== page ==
Finally, Microtest violated Section 13(a) of the Exchange Act and Rules 12b-20 and 13a-13 thereunder in connection with its first, second, and third quarter 1998 earnings. At year-end 1998, it restated its earnings for the first three quarters of 1998 to correct for errors identified during the 1998 year-end audit process. These material errors arose largely as a result of improper entries made to Microtest's general ledger. The restatement reduced reported revenue for the first three quarters by $380,000 and reduced net income by $926,000, or 84 percent.

B. Violations of Section 13(b)(2)(A) and (B)

Section 13(b)(2)(A) of the Exchange Act requires issuers that are registered with the Commission to make and keep books, records and accounts that accurately reflect the transactions and disposition of their assets. Section 13(b)(2)(B) of the Exchange Act requires issuers to devise and maintain a system of internal accounting controls sufficient to provide reasonable assurance that, among other things, transactions are recorded as necessary to permit preparation of financial statements in conformity with GAAP and to maintain accountability of assets. Microtest failed to make and keep books and records that accurately reflected its transactions and failed to maintain a system of internal accounting controls sufficient to provide assurances that transactions, such as purchase orders, were recorded as necessary to permit the proper preparation of financial statements in conformity with GAAP. Specifically, Microtest: (1) improperly recorded as revenue over four million dollars in sales transactions in the third quarter of 1995 and at year-end 1995; (2) improperly recorded revenue for sales made through its direct sales department in the second and third quarters of 1996; and (3) materially misstated its financial statements in the first three quarters of 1998. Therefore, Microtest committed violations of Sections 13(b)(2)(A) and 13(b)(2)(B) of the Exchange Act.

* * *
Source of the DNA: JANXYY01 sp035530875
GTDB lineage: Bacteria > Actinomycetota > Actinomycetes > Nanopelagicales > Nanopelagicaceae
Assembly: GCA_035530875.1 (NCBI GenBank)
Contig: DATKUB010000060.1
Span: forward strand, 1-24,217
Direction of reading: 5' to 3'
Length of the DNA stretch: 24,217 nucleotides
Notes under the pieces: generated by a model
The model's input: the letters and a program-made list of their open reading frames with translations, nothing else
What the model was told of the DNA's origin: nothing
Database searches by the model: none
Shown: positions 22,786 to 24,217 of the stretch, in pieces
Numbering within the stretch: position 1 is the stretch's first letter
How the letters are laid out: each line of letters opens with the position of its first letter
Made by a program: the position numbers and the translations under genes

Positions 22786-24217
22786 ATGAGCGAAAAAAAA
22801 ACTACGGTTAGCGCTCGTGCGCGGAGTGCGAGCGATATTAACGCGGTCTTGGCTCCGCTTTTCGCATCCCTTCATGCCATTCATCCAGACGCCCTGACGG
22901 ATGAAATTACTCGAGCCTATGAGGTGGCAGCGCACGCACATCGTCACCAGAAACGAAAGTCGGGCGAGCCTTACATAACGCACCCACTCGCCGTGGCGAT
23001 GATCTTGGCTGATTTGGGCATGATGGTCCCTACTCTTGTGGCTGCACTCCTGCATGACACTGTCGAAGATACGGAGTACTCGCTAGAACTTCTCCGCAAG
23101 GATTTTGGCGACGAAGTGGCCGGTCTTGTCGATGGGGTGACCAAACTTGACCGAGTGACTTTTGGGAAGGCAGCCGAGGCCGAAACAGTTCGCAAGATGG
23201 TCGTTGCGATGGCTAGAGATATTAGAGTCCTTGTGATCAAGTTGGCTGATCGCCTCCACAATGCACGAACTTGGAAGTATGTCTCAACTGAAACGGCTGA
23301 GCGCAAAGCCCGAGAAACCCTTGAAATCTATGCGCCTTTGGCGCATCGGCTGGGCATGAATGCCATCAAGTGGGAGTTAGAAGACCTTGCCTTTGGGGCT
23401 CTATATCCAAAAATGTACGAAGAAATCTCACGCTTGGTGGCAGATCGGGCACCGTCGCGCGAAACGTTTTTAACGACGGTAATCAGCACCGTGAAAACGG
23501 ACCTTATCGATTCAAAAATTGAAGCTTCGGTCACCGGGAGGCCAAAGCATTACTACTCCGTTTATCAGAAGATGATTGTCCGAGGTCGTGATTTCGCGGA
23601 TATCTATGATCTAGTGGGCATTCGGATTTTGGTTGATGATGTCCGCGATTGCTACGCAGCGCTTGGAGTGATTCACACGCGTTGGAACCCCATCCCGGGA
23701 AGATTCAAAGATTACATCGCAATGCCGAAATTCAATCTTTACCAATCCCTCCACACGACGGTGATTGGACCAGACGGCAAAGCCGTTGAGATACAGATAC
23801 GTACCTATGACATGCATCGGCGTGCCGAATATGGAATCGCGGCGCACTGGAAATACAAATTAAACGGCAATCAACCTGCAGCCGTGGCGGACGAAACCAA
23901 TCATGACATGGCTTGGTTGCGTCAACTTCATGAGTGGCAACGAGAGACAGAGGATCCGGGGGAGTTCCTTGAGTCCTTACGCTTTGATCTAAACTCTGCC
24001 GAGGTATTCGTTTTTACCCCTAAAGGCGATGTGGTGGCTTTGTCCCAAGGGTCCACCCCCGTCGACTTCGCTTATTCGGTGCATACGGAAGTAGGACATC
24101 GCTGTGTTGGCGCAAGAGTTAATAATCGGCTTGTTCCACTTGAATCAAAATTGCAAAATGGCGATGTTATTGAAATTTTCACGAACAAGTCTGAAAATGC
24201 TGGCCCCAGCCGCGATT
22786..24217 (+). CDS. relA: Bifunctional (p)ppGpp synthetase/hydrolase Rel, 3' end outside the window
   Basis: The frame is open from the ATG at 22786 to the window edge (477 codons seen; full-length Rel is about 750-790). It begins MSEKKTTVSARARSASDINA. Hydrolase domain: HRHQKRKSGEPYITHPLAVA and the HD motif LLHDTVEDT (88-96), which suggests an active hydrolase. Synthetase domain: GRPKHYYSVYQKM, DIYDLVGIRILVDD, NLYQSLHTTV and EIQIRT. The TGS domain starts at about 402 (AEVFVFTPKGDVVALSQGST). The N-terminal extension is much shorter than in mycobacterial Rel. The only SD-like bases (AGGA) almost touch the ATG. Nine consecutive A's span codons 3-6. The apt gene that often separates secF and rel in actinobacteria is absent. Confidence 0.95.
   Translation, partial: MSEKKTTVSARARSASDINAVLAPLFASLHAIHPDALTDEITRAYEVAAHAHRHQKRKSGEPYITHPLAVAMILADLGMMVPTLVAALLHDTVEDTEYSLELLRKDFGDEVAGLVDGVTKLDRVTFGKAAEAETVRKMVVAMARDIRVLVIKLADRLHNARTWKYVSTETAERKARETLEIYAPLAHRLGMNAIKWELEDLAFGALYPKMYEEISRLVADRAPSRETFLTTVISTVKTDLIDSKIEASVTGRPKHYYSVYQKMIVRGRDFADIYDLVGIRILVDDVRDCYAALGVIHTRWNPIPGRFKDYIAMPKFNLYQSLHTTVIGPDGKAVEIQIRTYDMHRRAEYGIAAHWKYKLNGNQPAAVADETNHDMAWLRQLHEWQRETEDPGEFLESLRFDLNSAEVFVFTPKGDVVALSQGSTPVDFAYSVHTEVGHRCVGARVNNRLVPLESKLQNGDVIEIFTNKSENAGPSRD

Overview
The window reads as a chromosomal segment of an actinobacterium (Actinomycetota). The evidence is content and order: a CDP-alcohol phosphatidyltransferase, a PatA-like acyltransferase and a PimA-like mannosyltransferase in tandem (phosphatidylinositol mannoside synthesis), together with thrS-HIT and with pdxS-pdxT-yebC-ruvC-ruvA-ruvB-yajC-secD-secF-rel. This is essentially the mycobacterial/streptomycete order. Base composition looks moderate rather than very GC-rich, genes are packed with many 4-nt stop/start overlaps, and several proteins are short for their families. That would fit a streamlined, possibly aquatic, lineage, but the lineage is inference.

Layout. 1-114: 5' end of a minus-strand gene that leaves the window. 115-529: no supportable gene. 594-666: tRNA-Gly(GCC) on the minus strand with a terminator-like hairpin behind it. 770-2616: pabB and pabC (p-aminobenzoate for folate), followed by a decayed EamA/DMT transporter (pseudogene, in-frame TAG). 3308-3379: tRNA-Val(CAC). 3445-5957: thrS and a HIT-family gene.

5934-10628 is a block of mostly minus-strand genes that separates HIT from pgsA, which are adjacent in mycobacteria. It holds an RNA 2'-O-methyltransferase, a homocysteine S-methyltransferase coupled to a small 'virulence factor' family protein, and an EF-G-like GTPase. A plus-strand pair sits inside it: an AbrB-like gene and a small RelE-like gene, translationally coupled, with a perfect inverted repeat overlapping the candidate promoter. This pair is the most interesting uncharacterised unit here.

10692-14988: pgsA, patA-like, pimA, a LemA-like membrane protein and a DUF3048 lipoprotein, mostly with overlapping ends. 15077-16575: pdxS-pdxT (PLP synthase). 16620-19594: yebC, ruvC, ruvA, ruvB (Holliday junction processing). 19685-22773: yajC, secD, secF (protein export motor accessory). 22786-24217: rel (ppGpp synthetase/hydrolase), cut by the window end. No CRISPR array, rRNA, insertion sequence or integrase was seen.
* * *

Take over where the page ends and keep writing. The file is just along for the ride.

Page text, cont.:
VI.

FINDINGS

Based on the foregoing, the Commission finds that Microtest violated Sections 13(a), 13(b)(2)(A) and 13(b)(2)(B) of the Exchange Act, and Rules 12b-20, 13a-1, and 13a-13 thereunder.

VII.

ORDER

Accordingly, IT IS HEREBY ORDERED, pursuant to Section 21C of the Exchange Act, that:

Microtest CEASE AND DESIST from committing or causing any violation and any future violation of Sections 13(a), 13(b)(2)(A) and 13(b)(2)(B) of the Exchange Act, and Rules 12b-20, 13a-1, and 13a-13 thereunder.

By the Commission.

__________________________
Jonathan G. Katz
Secretary

Footnotes

1 Microtest's fiscal year ends on December 31.

2 Microtest's revenue recognition policy defines stock rotation as "the contractual obligation by Microtest to accept a contractual percentage of the prior quarter's product in return for the equivalent dollar amount of new orders placed." In other words, customers could return product to Microtest in exchange for another order of the same dollar amount.

http://www.sec.gov/litigation/admin/34-44308.htm


Modified: 05/16/2001